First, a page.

My list of hows and whys began to grow…. How are we to deliver quality teaching consistently, repeatedly and mirror what would happen in school? How were our children going to not just learn but progress and develop? How were they going to access renewed resources and structured timetables every day? How was our school going to stay connected? How were we going to safeguard our children? How were our staff going to maintain a sense of team? How were our parents going to feel supported and be able to communicate with us as readily as usual? I have no doubt – all questions being considered by every school leader throughout the land….
Thank goodness for Google! Thank goodness for WAT! Thank goodness for cloud based tools and platforms – and Primary ICT Support!
Never have I been more grateful for a decision I’ve made in school. Our virtual classrooms were created and ready to be populated within about an hour of learning that we would be closing to the majority of our children. Our content began to develop from then on and by the time we closed on the Friday, lessons for the following week were complete and scheduled online. The staff did an amazing job and we were ready to go. Nervous – but ready.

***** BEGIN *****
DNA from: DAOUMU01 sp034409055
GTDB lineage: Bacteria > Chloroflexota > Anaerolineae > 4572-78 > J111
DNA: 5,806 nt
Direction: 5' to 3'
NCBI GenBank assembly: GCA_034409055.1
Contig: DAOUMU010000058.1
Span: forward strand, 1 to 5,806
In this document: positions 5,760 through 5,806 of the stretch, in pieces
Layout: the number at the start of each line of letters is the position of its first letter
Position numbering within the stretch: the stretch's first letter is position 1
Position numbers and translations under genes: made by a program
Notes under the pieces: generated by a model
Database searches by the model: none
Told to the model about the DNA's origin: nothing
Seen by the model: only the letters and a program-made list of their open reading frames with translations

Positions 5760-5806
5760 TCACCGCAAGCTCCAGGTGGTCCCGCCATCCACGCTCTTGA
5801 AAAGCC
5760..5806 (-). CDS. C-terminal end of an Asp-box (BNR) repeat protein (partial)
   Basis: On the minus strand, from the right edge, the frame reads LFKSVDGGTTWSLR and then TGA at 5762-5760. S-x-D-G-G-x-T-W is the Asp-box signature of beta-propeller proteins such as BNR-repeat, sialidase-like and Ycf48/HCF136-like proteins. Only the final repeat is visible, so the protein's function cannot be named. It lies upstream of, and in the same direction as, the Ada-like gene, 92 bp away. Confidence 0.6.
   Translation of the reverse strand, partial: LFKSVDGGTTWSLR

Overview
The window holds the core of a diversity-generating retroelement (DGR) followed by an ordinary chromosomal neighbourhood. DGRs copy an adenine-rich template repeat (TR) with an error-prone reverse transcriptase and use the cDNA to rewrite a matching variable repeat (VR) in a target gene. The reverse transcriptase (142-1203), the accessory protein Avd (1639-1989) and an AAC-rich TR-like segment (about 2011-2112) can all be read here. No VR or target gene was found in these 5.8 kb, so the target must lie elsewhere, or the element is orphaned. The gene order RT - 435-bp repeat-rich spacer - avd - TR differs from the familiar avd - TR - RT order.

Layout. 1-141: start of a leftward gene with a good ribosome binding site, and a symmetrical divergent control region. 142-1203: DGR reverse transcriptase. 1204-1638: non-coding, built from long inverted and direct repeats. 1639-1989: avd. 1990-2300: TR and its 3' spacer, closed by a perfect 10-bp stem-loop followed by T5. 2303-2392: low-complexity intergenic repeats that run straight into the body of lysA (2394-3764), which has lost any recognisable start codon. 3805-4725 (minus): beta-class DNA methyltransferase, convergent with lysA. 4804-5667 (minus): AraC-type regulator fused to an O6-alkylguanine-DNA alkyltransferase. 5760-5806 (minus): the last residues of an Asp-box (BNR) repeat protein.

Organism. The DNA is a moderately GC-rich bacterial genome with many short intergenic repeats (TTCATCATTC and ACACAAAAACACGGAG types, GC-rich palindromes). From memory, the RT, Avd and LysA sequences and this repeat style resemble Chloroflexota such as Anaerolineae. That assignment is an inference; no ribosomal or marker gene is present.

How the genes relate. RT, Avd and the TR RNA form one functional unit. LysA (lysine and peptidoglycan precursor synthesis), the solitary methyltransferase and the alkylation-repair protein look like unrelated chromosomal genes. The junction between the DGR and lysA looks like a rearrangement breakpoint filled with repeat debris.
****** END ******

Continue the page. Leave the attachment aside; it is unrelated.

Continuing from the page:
It is not lost on us as a school, or on me as a school leader, how lucky we are to have been able to send our children home with a chromebook each. To have been able to do this was a bonus – but in order to deliver our vision it wasn’t a necessity. The beauty of cloud based delivery is that it is truly an ‘anytime, any place, anywhere’ model. Google is completely device agnostic and so if there is an internet connection and a device of any kind present then learning can happen.